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Chieftains Ready for Final Challenge

November 30, 2018

Nashoba Regional defensive lineman Eli Bachtell hits Clinton quarterback Will Jent as he releases a pass on Thanksgiving Day. SENTINEL & ENTERPRISE / ED NISER

BOLTON -- They’ve been here before.

For the third time in the last four years, Nashoba Regional’s footballteam, champions of Central Mass., will make the 45-minute drive to Route 1 and Gillette Stadium; in short, it’s another crack at a state title for the Chieftains.

Their Division 4 opponents, Dighton-Rehoboth Regional, haven’t been to a Super Bowl in 19 years.

Don’t think for a second, though, that the Falcons’ absence gives the Chieftains an advantage when the two teams collide in Foxboro this afternoon at 5 p.m.

“It’s nice that we’ve been there before, and I think it’s a good thing, but once you start playing, it’s a football game,” Nashoba head coach Jamie Tucker said earlier this week. “And (Dighton-Rehoboth) area good football program; they’ve been competing every year: they’ve been in the South final or the South semifinal and have lost to the team that wins that, so they’ve been a really steady, consistent, strong program for years. They do a good job. Once you kick off, it’s high school football at that point.

“It is exciting when you get there. You’re in the Patriots’ stadium, and all that stuff is cool. It’s a cool experience for the kids -- and for anyone involved; the communities, the schools, for the teams. Kids can get excited, but once you start playing, it’s just like any other game.”

Dighton-Rehoboth is the South Division 4 champion and is 9-2 headed into Friday night’s contest; with no Western Mass. Division 4, the Falcons were idle while Nashoba took on North champion Gloucester in Woburn two weeks ago.

The Falcons are coming off a 33-0 win over Seekonk on Thanksgiving Eve.

Meanwhile, Nashoba comes off a 21-0 win over neighborhood rival Clinton last Thursday morning.

Dighton-Rehoboth is also a classic Wing T team, something the Chieftains have seen plenty of this fall: Gloucester is a Wing T team, and so too is Clinton.

The Falcons, though, run mainly a Wing T out of the shotgun.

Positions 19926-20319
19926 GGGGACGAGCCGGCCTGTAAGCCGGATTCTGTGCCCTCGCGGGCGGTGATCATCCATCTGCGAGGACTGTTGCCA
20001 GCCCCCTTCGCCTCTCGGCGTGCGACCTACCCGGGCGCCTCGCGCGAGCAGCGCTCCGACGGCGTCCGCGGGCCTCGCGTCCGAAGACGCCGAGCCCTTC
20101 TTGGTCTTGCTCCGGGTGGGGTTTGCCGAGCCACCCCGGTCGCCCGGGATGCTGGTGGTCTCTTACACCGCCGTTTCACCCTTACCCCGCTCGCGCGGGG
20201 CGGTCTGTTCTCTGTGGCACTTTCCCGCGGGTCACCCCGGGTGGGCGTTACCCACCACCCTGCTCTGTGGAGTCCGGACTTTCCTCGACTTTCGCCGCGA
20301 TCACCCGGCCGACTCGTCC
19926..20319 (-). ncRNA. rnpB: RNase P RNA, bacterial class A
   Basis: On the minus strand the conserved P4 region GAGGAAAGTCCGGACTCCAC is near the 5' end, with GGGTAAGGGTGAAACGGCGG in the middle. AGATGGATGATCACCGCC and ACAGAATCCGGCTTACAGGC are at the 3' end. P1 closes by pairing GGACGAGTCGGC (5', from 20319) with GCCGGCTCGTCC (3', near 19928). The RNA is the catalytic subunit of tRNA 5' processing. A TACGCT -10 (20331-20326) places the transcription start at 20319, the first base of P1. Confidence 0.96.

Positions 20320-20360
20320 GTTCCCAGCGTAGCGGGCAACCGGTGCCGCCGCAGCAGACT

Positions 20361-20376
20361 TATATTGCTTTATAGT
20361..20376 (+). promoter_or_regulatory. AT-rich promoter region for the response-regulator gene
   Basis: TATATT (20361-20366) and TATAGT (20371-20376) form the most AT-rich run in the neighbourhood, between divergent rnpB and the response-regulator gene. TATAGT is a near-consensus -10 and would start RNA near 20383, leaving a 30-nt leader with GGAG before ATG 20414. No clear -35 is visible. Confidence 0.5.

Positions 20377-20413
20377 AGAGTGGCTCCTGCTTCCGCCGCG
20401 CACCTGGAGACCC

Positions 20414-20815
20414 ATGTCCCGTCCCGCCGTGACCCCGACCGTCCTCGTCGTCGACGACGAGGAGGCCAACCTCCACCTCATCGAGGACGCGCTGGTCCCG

“They’re good. They have some good athletes, big up front,” Tucker said. “They are a really good Wing T team: they are orderly, skilled, do a very good job with their blocking assignments. Wing T teams are tough because they are so drilled and so organized, and they have three or four guys they can give it to and a few guys they can throw it to.

“It’s nice that we’ve played some Wing T teams, but they’re different styles.”

Those offensive options include wingback Reis Foley, who is shifty in space and fullback Chase Carroll, a big, bruising young man who is difficult to take down.

″(Carroll) does a good job: that Wing T fullback has to hit the hole, make one cut to get in behind the trap or the down block, and make a move. That’s exactly what he does. And he brings that mentality to middle linebacker,” Tucker said.

Quarterback Harrison Pray is also a rather mobile quarterback with a strong arm; Pray is not your standard drop-back quarterback, as he’ll generally take a few steps off to the side and spin before he unleashes a powerful strike to favorite target Owen Arden.

Defensively, Nashoba has its hands full on Friday night.

Tucker notes that in order to slow the Falcons down, the Chieftain defensive corps have to be aware of Pray’s misdirection.

“With the Wing T, you have to stay home, you have to read your keys, you have to do all the things you teach on defense, but even more so, you have to be aware of what’s going on,” he said. “Their quarterback does a good job with his fakes and a good job with his maneuvering in the Wing T. He’s a really good athlete, and he throws on the run.”

Dighton-Rehoboth also utilizes a three-man defensive front. Nashoba has seen that from Marlboro, Algonquin, and Fitchburg.

“They can bring guys from many angles, you have to be ready for blitzes,” Tucker said.

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